That, to me anyway, doesn’t have the least impact on my respecting individuals, and extending my belief that humans – of any shade or origin or creed or any other criteria – can do some exceptional and wonderful things. Not all of them, but some of them always. And that is something they should be very proud of, and we should celebrate and I can and do respect. Being proud of what you are, can make you do things of which you can be proud, and shy from things which would shame you. A lot of good has come out of that.

Image by Hier und jetzt endet leider meine Reise auf Pixabay 😢 from Pixabay

35 comments

  1. It seems to me that there is a deliberate attempt to erase things that certain cultures/groups should be proud of because not everyone in the group was always on the good side.

    See, for example: https://archive.is/GAir7

    An honest accounting of Christianity would note that it is the only religion that has ever come out against slavery of anyone, believers or non-believers (lots of religions have said THEIR believers are special). Yet this is not something that Christians are allowed to take pride in because other Christians were less convinced. This ignores the fact that no one else anywhere else had said that slavery was bad beforehand

    1. Those who are better than others make the others less proud of themselves.

      1. Perhaps. But they also provide examples to look up to. And one can be proud that your culture/village/family created/molded that person. I have several past students who are going to do amazing things in this world, better than anything I could do, and I’m going to point to them and say “I taught them!” with a great deal of pride. Those who are less proud of themselves because of the actions of others need to look inside for answers as to why someone else’s success makes the others less proud of themselves.

  2. I believe that any functioning human has the right to do, say, or believe any bloody thing they wish to.
    I also believe that the universe owes no one a free pass from the consequences of those actions, words or ideas.
    I have a perfect right should I wish to rise up and yell “fire!” in a crowded theater. That does not deny anyone the right to try to stop me or to punish me for any unfortunate results of my action.
    Our progressive left have apparently decided that good intentions absolve them from any responsibility for the damage caused by such of their ideas that fly in the face of reality. And thus such good intentions add yet another paving stone in the oft celebrated highway to hell. My thought is that if that is how it shall be, it’s our obligation to see that they go first. It would be only polite of us to do so.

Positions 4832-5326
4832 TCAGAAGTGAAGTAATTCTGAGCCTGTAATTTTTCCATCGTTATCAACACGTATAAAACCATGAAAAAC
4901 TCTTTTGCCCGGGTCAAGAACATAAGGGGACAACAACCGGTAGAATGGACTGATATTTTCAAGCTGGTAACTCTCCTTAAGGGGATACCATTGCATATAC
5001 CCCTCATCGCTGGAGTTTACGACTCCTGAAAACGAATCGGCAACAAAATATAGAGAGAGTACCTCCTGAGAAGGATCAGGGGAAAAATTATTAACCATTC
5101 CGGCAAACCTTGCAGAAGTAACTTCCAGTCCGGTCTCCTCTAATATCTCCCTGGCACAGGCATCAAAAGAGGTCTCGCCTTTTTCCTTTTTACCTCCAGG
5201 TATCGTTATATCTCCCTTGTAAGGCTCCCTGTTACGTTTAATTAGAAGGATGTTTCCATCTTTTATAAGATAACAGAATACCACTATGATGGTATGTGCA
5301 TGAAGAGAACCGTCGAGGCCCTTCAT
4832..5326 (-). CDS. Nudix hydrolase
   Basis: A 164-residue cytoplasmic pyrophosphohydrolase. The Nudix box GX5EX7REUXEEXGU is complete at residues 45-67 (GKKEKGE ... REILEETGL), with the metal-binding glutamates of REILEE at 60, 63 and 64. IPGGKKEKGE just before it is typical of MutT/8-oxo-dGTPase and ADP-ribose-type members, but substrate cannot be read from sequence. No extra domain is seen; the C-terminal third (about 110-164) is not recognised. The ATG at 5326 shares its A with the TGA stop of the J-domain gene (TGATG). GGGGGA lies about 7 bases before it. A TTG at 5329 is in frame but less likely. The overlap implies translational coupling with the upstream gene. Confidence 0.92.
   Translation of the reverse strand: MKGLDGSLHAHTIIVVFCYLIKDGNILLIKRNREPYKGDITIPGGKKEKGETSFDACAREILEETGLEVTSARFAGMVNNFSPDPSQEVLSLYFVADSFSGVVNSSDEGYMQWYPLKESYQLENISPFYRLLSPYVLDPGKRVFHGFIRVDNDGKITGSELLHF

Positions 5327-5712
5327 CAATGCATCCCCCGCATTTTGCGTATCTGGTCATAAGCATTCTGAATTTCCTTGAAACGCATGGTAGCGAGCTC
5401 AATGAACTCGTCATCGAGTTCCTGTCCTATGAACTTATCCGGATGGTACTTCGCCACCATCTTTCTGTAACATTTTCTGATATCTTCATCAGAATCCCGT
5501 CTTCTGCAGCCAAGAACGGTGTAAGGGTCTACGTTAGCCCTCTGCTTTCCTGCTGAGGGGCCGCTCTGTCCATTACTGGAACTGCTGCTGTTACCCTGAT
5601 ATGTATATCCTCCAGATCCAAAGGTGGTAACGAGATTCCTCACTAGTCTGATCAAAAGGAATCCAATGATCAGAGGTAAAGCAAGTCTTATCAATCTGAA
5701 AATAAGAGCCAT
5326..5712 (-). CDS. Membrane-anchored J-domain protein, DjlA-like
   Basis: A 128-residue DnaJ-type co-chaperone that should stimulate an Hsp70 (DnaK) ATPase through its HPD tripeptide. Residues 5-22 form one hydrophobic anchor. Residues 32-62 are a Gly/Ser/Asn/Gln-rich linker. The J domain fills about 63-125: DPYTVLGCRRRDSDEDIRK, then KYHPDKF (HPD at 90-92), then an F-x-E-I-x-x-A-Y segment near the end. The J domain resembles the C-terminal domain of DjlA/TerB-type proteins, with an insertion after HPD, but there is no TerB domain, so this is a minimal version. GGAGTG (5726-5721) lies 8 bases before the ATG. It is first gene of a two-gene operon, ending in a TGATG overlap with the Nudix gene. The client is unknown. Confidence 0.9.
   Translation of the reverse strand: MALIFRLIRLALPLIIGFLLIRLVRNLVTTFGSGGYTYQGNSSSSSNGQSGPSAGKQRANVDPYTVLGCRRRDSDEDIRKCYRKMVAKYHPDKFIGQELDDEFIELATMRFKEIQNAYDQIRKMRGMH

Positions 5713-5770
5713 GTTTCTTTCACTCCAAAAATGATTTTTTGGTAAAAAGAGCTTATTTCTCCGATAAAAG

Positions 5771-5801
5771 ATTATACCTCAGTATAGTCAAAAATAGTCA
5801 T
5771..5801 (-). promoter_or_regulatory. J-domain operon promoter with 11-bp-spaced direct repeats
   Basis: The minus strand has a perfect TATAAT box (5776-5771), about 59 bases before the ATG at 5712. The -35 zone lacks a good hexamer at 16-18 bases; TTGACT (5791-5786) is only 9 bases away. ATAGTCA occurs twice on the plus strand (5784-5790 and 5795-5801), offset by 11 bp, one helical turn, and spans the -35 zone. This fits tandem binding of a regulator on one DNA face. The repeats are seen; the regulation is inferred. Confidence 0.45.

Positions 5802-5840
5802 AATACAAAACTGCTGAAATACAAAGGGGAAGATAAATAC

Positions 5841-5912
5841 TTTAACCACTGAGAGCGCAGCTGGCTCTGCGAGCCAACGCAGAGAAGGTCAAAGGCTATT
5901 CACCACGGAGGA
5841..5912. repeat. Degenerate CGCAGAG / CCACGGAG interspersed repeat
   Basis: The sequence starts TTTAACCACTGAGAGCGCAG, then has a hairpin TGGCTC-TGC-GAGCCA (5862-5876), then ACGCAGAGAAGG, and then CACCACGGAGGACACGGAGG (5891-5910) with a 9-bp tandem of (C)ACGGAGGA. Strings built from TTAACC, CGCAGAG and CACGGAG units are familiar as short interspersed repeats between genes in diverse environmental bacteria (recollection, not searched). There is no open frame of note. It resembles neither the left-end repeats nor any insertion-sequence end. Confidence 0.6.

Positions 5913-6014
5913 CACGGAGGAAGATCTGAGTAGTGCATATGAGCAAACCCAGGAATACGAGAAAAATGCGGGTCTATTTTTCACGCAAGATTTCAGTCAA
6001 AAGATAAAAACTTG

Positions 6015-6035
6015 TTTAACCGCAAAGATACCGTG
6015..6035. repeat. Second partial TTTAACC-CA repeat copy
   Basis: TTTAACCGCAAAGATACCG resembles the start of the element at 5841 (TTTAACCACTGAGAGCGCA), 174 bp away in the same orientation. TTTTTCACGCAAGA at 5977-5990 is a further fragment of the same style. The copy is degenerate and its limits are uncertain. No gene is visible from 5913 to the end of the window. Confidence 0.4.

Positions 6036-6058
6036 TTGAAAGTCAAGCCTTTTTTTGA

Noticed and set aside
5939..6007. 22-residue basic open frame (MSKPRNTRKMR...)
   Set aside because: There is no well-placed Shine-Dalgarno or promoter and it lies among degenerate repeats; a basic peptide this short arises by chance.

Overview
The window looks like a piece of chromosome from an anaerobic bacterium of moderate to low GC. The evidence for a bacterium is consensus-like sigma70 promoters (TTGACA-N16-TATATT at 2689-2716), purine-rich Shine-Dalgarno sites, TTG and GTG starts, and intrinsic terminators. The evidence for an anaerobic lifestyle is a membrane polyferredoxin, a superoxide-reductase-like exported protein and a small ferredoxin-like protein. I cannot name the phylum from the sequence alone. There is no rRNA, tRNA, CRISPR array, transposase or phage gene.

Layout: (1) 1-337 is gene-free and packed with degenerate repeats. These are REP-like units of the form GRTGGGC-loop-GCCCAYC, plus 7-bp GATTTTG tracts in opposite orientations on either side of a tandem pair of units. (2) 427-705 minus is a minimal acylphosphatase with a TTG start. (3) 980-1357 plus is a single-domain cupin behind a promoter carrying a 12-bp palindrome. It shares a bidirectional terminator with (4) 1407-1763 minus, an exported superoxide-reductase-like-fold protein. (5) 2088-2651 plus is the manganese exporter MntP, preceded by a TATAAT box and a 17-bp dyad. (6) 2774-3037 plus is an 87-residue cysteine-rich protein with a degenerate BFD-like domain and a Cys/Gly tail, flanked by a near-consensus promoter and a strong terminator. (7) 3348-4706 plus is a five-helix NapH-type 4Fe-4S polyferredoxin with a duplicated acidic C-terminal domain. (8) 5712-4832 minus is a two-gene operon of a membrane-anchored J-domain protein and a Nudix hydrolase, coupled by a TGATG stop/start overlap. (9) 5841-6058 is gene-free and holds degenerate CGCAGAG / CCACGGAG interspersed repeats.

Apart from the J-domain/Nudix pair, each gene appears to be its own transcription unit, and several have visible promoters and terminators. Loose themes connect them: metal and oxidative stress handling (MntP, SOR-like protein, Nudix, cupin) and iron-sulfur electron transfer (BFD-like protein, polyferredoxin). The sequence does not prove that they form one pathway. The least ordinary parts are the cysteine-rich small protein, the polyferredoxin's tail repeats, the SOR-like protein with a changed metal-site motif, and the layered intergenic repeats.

3. Hear, Hear! Well said.

    The shift from Negative Rights (to be free to do for yourself) to Positive Rights (the requirement that others provide for you) will be the downfall of Western Civilization. It is difficult to have pride in oneself when one must have others provide for your ‘basic necessities’. As I deal with my current medical crisis I can look back on some of the things I’ve done in my life with pride as I overcame situations that were detrimental to my future (oftentimes I put myself in those awful situations all on my own) and realize that I can is a very simple and important philosophy to grab ahold of as I work through the next difficult situation.

  4. He explained to me why even the poorest households… always cook slightly too much. It’s a matter of pride to have something left over.

    I can’t convey the horror of Running Out at meal time.

    …which is why half of our meals are leftovers.

    1. In a society with refrigeration, there’s nothing wrong with having leftovers. Leftovers are delicious, sometimes even better than eating the first night was.

      I remember an article in the Wall Street Journal about fifteen years ago about whether or not it was acceptable to store and eat leftovers, or if all food not eaten immediately after it was prepared should be thrown out. That article, and about half the comments to it, might as well have been in Swahili for all I could understand what they were talking about.

      1. Oooh, ooh, cool thing– did you know that if you cook pasta, and then cool it, it changes the glycemic index to the “good thing” direction of whole wheat? (slower break down)

        Then somebody went, hey, what happens when we heat it back up….and it’s even better for you, as far as avoiding blood sugar spikes. 😀

        This is AWESOME for us, because the kids will eat pasta like I’d eat fresh baked bread. So I make a couple of pounds of (enriched, of course) pasta with butter and garlic salt, leave it in the fridge, and that’s one of their “snacks.”

        *looks at bunch of reasonably tall, slim gradeschoolers running around* It seems to work.

      2. If you cook a *lot* at one time, you generate enough leftovers for one night a week to be buffet night. Better be first in line to get the good stuff!

      3. Wait, what? Why would that even be a question? OF COURSE it’s acceptable to store and eat leftovers.

        Now, I wouldn’t serve them to guests, but…how deranged do you have to be to believe that it is better to waste food than to consume it?

        1. For my own experience, the population that this comes from is the same that wants only “organic” and “natural” food– the idea is to make food hard to get, not easy to have.
          The very idea of my son pulling the fridge open, at like four, dragging out a PLASTIC THING and setting it in the HEAT BOX for BUTTON PUSH and then eating it, offends them.

          Because food should be hard.

          1. “Because food should be hard”